7. ALCOHOL – Regular intake of alcohol can promote chronic inflammation. Try having non alcoholic fruit juice punch in the hot summer months.

These points may not remove the problem but they should reduce it. Give them time, it took years to do the damage to your body, so if it takes months BE PATIENT!

Elle Mac

Prep Coach – Choosing a Good One

Every good prep coach will explain his advice

Every good prep coach will take time to explain

Recently, I have noticed that a lot of people have been going to “coaches” for guidance to achieve their fitness goals, only to be provided with poor information, misleading guidance and to be let down when they need it the most. Whether you are just starting out in your chosen sport, or you are more experienced in it, how do you choose a good prep coach?

  1. Find them, don’t jump in if they “find” you

If you have decided that you want the help and guidance of a prep coach, make sure it is your decision to search for the right person to assist you, and not the other way around. Anyone who constantly pressures you to come on board as their “client” for a fee, is more than likely looking for your money and does not have your better interests at heart.

2. Know what you are getting

There are many different “types” of coaches that can assist you in achieving your goals. A life coach will assist you and work alongside you in setting your goals and ensure that they hold you accountable. They may be qualified to help you get to the root of WHY you eat, and how to reprogramme yourself to believe in what you are doing.

A nutritional coach should be qualified to give you sound nutritional advice. Some coaches don’t have paper qualifications but they have a lot of experience, but if they ever give you advice and they cannot explain WHY they are telling you to do something – don’t do it! Their knowledge of the human body, diet, sports nutrition and human physiology should be second to none.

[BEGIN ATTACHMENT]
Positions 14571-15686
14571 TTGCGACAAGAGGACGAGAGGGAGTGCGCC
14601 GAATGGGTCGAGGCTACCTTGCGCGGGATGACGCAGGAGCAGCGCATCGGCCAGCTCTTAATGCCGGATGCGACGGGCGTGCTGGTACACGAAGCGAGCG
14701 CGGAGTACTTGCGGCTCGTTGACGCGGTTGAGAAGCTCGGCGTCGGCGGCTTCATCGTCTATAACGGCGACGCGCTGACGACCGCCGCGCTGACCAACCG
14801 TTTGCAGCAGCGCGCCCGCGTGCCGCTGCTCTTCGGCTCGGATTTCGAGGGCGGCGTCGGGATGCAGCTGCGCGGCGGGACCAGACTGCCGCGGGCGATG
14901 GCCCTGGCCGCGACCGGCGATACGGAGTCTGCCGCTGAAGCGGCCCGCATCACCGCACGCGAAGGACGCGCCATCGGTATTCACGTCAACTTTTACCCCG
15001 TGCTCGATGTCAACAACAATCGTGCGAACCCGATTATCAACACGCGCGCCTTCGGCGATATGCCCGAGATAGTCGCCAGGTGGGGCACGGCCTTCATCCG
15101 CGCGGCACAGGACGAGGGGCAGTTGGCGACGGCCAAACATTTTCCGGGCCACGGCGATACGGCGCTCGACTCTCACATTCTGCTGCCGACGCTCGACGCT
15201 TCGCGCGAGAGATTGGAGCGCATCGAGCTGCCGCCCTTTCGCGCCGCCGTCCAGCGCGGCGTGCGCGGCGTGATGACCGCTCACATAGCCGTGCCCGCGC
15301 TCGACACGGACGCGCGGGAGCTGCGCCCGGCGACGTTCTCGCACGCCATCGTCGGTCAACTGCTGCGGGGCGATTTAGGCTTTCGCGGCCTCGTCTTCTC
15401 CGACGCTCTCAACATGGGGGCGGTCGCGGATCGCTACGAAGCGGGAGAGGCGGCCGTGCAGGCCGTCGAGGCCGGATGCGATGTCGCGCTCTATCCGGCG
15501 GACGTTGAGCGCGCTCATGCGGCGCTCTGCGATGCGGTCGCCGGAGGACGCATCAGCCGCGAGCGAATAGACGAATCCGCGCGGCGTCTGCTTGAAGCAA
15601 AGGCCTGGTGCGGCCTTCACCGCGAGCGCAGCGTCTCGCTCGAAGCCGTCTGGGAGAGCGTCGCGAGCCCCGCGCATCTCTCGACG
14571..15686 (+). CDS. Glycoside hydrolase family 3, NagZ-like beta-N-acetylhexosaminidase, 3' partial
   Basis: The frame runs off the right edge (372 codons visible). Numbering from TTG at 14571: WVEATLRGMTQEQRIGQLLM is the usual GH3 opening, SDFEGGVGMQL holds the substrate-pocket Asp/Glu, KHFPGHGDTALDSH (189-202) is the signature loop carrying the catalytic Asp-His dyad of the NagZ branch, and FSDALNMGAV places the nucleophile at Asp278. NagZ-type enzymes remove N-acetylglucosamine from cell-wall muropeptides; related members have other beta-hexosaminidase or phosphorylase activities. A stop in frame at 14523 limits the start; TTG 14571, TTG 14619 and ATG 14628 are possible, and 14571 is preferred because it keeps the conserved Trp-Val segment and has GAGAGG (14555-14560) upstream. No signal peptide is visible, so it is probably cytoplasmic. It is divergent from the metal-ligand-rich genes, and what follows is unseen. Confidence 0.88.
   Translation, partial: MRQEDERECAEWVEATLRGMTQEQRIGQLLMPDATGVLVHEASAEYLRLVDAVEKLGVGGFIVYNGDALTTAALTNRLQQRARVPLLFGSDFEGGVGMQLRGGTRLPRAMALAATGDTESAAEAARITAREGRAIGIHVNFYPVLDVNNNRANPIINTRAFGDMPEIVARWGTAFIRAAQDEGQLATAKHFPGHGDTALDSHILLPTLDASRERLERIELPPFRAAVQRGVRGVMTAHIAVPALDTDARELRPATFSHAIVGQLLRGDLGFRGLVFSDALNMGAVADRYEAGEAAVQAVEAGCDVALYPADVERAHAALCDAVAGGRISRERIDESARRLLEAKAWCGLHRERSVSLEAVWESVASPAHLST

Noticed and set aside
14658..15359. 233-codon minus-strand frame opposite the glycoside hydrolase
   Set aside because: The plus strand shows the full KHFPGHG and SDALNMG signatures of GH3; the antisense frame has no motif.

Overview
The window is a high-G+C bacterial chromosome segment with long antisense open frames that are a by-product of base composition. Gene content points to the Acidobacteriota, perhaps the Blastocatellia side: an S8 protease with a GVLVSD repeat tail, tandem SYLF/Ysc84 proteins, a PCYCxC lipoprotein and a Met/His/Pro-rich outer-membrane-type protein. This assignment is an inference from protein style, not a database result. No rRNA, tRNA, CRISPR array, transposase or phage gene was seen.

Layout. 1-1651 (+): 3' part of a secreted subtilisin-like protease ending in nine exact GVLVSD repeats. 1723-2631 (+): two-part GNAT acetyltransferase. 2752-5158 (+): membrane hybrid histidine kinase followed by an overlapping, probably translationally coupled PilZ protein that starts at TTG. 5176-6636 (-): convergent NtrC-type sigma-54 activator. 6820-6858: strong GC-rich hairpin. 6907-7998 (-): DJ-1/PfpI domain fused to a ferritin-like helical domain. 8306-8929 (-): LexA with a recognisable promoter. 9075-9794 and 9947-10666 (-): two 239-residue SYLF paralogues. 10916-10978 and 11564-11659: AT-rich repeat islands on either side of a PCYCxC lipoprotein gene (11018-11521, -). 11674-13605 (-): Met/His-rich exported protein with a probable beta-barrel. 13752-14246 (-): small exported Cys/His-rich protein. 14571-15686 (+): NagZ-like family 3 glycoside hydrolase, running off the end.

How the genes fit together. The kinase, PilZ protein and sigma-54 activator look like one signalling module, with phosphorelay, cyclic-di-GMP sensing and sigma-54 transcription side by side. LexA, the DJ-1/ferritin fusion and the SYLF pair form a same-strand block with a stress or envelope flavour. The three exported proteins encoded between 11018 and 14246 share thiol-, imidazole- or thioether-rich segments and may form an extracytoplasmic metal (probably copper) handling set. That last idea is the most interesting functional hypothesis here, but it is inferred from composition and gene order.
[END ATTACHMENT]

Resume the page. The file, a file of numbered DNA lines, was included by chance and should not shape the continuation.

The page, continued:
I don’t believe in the concept of “look at who they helped before and the results speak for themselves”. You can never be certain that their previous clients have followed their advice 100%, and genetics may have a role to play in their accomplishments. A basic understanding of human physiology is essential. Of course, previous clients should be looked at for a loose guideline but just because someone else has won a trophy or a medal, doesn’t mean that you will too.

A training coach should have a deep understanding of bio mechanics, as the risk of injury or training incorrectly, over training or not training enough is too high. When you are standing on a stage, or at the start of a race, or taking on a mountain trek, do you want to be uncertain as to whether you are up to scratch?

Some people advocate themselves as a competition prep coach, but just because someone has competed before or trained for a long time; it does not mean that they are an expert in what they are telling you to do.  You must know what you are getting from that relationship with that coach, be clear as to whether they are officially qualified to provide you with that guidance, and if they aren’t, then ensure that you are happy with the knowledge they do have. Number one tip is to ask WHY, and if they cannot answer, DO NOT DO IT!

Make sure that you are clear on the boundaries and how often you can contact your coach, and similarly how often they can contact you.

3. Beware of the Google fiend

A lot of people get their information from the internet, and advocate themselves to be an “expert” in their self professed career. Information shared on the internet is largely opinion only, and when someone backs up an opinion, and someone else backs up their opinion, it can spiral into building the reputation of the person who provided the information in the first place. Having a lot of Facebook friends, followers on Twitter, or having provided guidance to a certain number of people does not mean that the person is an expert.